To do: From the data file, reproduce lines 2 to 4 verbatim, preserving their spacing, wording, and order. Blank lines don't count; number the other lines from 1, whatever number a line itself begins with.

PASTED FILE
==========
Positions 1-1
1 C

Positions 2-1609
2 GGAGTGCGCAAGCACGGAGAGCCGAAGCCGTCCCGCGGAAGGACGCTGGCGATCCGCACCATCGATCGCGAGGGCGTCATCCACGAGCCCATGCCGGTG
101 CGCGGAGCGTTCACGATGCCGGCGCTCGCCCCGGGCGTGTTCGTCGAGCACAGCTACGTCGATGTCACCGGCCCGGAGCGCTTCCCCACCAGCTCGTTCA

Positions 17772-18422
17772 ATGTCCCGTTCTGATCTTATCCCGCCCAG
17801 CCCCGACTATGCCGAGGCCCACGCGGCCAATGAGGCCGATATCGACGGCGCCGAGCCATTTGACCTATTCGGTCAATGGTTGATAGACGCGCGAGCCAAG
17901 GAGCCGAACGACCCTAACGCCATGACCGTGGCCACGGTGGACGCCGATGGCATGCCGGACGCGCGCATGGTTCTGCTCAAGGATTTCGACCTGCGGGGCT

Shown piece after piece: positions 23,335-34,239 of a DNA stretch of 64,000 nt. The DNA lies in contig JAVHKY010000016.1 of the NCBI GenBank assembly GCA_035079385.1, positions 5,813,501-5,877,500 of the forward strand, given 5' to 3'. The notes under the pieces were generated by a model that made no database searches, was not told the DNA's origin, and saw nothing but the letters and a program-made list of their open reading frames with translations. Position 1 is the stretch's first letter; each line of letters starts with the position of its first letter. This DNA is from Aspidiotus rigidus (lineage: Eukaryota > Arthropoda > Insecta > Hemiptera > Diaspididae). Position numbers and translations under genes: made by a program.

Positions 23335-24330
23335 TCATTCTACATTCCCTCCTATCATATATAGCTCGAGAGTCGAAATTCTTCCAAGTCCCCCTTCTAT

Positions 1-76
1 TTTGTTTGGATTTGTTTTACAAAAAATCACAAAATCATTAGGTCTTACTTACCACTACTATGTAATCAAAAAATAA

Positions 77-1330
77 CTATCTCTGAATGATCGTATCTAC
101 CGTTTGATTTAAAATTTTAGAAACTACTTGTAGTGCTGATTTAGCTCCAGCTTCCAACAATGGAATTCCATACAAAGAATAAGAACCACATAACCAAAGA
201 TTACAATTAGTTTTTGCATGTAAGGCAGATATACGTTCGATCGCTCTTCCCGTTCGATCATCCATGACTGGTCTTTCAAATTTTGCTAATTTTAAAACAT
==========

1 C

Positions 2-1609
2 GGAGTGCGCAAGCACGGAGAGCCGAAGCCGTCCCGCGGAAGGACGCTGGCGATCCGCACCATCGATCGCGAGGGCGTCATCCACGAGCCCATGCCGGTG